Can one be friends with an impenitent sinner?

Jan: My daughter says she has “friends” who are homosexual. Is this possible?

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The English Bloomsbury group - an artistic circle of adultery and vice, not real friendship
St. Aelred: True friends must have a shared love of virtue. As far as he can, one friend tries to cure the defects he observes in the other. For the love of God, he may endure such defects with the aim of correcting them. But he can never approve - tacitly or explicitly - the vices or sins of another.

If a homosexual does not want to change his sinful situation, this principle applies to him: For he that loves iniquity does not love but hates his own soul (Ps. 10:6). So, he does not love his own soul and for that reason will never be capable of a true friendship. Therefore, those who affectionately approve each other’s vices are not real friends, but accomplices in the practice of evil. Their relation is a distorted image of friendship that is not supported by truth. (3)

Regarding this relation that defiled persons profess for each other based on a likeness in evil, St. Alfred considered it unworthy of the name of friendship. (4)

Carnal and spiritual friendship

Jan: But it seems to me that something like friendship can exist even among those who are not seeking virtue. Isn’t this the case?

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Hippy free love stems from carnal passions, not Catholic friendship
St. Aelred: As a consequence of their human nature, all men feel the need for friendship. For this reason, some similarity in feeling can generate a relation that is not, however, a true and judicious friendship - which is spiritual. If we were to permit the name of friendship to this relation, we would have a kind of friendship we term carnal.

Carnal friendship springs from mutual harmony in vice. In a carnal friendship, a man wants another person to enjoy the pleasures of the body or senses. For example, a woman captivates a man, one is inflamed by the other, and they are kindled to form a sinful bond. Then, after they enter that “deplorable pact:” the one will do or suffer any crime or sacrilege for the sake of the other. And this is what they consider love and friendship.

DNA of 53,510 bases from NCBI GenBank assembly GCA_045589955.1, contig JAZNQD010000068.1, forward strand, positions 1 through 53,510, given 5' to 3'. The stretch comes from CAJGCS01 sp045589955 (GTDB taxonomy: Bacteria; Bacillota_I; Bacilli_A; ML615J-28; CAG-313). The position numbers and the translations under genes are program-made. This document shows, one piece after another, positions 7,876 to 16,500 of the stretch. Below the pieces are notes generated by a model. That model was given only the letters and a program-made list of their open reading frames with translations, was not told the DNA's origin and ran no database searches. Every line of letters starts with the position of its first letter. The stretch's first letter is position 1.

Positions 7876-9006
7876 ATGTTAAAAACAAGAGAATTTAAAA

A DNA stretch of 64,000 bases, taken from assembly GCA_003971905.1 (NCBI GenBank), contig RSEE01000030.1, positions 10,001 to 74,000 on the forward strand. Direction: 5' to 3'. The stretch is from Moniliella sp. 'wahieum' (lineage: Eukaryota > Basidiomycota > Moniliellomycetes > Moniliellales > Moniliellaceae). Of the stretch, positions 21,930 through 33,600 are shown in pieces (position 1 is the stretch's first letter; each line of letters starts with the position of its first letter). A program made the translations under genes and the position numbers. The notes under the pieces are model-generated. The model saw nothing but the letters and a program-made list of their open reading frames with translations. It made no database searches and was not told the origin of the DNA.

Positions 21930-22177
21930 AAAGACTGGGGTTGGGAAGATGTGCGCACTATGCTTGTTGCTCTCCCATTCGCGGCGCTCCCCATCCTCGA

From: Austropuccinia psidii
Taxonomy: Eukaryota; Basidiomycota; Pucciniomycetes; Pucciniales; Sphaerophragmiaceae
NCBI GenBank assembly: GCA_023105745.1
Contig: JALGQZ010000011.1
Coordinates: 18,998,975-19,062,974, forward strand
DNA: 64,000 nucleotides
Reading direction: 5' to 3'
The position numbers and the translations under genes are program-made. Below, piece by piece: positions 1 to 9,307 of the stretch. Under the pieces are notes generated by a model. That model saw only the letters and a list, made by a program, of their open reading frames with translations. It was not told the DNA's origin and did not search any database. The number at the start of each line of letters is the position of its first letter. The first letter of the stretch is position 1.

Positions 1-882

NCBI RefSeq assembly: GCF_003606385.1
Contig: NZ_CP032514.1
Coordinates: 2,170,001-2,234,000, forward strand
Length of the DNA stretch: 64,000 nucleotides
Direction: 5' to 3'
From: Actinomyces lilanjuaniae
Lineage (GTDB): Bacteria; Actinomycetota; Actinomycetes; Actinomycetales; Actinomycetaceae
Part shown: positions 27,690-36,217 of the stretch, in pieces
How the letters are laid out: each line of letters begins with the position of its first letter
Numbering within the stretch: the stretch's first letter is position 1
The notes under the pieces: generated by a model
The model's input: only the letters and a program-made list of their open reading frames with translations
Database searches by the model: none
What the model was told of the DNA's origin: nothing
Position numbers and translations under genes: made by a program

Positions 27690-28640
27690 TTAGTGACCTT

They care nothing for uprightness or morals. The violence of their emotions and affections is what carries them away. How easily such passion can consume itself in its fury, or be dissolved with the same levity that fashioned it!

This is not true friendship, because when we indulge in sin we hate not only our own souls but also those we involve in sin. (5)

Worldly and spiritual friendship

Jan: Worldly friendships are very common today. Don’t they have something true about them?

St. Aelred: Worldly friendship is also different from true friendship. It is born of a desire for temporal advantages or possessions, and is always full of deceit and intrigue. It contains nothing certain, nothing constant, nothing secure, for it changes with fortune and follows the purse. Here is the fair weather friend who disappears in the day of your trouble. Take away the hope of profit, and he ceases to be a friend. Such friendship in fact offends charity because one person pretends a love for another when really what he wants is the other’s goods.